Halton Rocks 2015 Promo Video

Posted in MakoMusic Blog

Halton Rocks 2015 Promo Video

HALTON ROCKS RETURNS! On Saturday 16th May Halton Rocks 2015 will be bringing you non-stop music on two stages at it’s regular home, The Studio, on Lacey Street, Widnes. Doors open at 6pm and the music starts straight away. We took the time to record 5 of the acts that will be performing on the night, in a stripped down acoustic set, you get a sneak peek from Isaac Holian, ZedzDead, The Volts, Jay and Zen Project. We think you’ll agree that there’s a host of talent on display here and something for everyone to enjoy on the night. Please like and share to help spread awareness for the Halton Rocks 2015 gig! With tremendous lights and sound provided by IE Audio Hire, and a fully licensed bar available, we’re all looking forward to another great night at what is now a hugely popular annual event. Tickets are £5 in advance or £6 on the door, and as usual, every single penny that we raise will be donated to the Heswall Disabled Children’s Holiday Fund. Halton Rocks – Saturday 16th May 2015, 6pm @ The Studio, Lacey Street, Widnes. Halton Rocks 2015 is brought to you in proud association with our main sponsors Take Phat, and with great thanks to IE Audio Hire...

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Halton Rocks 2014 – Update

Posted in MakoMusic Blog

The organisers of Halton Rocks are delighted to announce that they are now considering applications from acts who wish to perform at Halton Rocks 2014, date to be announced. Halton Rocks is an event dedicated to giving local musicians a platform to play to a large audience at a great venue, whilst raising money for the fantastic Heswall Disabled Children’s Holiday Fund. Halton Rocks takes place at The Studio on Lacey Street, Widnes, and is growing in popularity and prestige year after year. With The Studio’s top class facilities for live music, and a creative team including Mako Media and IE Audio Hire, Halton Rocks is gathering a reputation as ‘the’ gig to play for aspiring local artists. If you would like to be considered for the bill for the 2014 event, send an email with all of your relevant information to event organiser Si Owens at owens-simon@sky.com. To ensure a transparent selection procedure, preference is given to bands/artists who fit the following criteria: Be local to Halton Play your own instruments Perform your own original material Be a current performing act, rather than still at the rehearsal stage Have a good following of supporters Be available for podcasts/promotional interviews Preference will also be given to acts who have not yet had chance to play Halton Rocks in the past, or who haven’t played the most recent event All applications will be given fair consideration. Closing date is 1st December 2013. Good...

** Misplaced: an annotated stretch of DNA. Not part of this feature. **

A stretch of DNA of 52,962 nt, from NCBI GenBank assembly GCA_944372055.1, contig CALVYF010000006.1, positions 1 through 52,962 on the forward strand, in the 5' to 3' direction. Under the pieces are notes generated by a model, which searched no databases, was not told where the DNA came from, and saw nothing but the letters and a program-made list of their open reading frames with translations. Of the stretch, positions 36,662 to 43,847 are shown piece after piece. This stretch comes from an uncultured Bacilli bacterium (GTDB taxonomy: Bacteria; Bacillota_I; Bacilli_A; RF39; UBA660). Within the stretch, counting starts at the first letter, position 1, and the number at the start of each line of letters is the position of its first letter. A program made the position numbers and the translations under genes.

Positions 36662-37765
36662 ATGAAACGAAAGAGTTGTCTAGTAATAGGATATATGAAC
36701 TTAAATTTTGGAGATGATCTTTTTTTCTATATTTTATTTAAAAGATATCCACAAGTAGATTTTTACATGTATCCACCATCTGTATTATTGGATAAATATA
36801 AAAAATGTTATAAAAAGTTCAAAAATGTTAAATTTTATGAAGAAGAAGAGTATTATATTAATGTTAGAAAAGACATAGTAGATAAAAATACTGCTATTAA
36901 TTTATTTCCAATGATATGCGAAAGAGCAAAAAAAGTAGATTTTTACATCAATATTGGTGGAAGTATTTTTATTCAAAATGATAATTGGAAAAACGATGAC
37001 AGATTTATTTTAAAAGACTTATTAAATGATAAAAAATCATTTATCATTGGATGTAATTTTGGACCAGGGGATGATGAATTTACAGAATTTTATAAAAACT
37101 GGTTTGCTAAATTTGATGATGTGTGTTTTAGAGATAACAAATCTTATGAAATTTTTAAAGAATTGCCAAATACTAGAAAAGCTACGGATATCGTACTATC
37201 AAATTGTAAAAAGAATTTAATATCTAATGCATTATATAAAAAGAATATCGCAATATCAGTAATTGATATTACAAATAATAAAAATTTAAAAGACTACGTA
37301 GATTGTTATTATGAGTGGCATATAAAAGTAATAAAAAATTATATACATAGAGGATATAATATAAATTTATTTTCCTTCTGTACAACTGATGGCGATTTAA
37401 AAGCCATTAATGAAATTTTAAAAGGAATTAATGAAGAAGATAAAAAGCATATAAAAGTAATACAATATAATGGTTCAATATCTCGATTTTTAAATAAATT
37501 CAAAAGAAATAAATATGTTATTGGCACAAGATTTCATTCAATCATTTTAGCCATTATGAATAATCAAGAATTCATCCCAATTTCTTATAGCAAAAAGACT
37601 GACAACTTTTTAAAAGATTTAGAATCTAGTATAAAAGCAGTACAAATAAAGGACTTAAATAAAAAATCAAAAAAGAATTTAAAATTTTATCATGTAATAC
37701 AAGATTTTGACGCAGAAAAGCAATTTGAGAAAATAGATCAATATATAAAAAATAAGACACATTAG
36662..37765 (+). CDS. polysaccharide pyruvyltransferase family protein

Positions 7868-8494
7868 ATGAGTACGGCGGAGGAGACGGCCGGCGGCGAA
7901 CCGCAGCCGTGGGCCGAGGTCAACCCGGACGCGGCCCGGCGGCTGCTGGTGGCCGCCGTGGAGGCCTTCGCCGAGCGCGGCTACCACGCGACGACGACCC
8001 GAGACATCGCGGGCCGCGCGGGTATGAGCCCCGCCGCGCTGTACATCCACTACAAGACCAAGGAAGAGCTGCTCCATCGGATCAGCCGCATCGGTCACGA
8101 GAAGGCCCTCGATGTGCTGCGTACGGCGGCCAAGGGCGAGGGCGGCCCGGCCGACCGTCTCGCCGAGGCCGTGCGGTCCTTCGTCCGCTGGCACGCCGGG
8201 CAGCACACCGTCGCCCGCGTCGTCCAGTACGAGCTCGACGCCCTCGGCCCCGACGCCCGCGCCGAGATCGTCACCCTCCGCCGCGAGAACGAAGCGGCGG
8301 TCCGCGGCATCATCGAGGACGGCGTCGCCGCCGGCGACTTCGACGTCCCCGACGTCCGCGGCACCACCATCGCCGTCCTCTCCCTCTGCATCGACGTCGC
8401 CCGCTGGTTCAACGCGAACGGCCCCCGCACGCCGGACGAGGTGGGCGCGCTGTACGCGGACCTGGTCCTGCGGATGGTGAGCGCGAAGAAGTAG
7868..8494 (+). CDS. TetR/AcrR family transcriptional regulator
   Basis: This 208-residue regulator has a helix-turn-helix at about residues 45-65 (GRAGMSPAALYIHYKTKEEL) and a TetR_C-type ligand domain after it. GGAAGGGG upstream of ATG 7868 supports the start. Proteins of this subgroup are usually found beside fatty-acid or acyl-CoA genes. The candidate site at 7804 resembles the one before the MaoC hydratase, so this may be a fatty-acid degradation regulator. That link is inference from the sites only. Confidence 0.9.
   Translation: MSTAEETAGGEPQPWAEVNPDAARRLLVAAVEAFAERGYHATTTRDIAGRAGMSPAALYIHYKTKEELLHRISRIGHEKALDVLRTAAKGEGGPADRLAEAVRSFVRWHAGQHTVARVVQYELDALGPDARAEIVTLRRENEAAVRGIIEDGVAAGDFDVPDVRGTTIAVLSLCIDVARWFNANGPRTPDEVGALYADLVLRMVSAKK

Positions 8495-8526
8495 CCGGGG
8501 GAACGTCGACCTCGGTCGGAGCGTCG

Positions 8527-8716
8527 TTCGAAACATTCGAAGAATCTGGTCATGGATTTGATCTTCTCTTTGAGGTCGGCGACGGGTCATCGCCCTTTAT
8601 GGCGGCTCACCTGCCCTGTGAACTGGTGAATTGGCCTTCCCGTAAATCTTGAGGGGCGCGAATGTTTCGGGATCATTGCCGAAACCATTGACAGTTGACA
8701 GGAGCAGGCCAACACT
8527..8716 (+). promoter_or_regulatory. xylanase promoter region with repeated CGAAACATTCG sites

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Halton Rocks 2013 – The Unplugged Album

Posted in MakoMusic Blog

Halton Rocks 2013 is just around the corner, and we’ve gone and put together an unplugged album that you can purchase to help raise funds for the events chosen charity: The Heswall Disabled Children’s Holiday Fund, which provides free holidays to disabled children aged 9-15 in the North West of England, but in order to do so, they need to raise over £25,000 EACH YEAR! The Halton Rocks 2013 Unplugged Album is here for you to listen to (for free). If you would like to download it, there is no set fee, you can name your own price and simply pay whatever you want, from 10p to £10 or more! It’s entirely up to you, just remember that all the proceeds go to The Heswall Disabled Children’s Holiday Fund. [bandcamp album=3010374627 bgcol=FFFFFF linkcol=ED1768 size=grande3] BUY IT NOW   What is Halton Rocks 2013? Halton Rocks 2013 marks The fourth annual Halton Rocks festival. It will be held at The Studio in Widnes, on Saturday 11th May 2013, 6pm. Showcasing some of Halton’s greatest acts, and supporting the outstanding Heswall Disabled Children’s Holiday Fund, the popularity of Halton Rocks continues to grow, making the evening a must-attend event for the music lovers of Halton. The Studio in Widnes, is a top class, purpose built performing arts venue that boasts a great envirnoment, superb sound quality, a fully licensed bar and a friendly atmosphere. Don’t miss, HALTON ROCKS 2013 featuring: The Sonic Revolvers Alistair Ingle Masters of the Radio Sarah Whitfield Candidate23 Yarbo Tricia McTeague Junior Halton Rocks 2013 is brought to you with our thanks to MakoMusic, The Studio, IE Audio Hire and Heswall Disabled Children’s Holiday Fund,...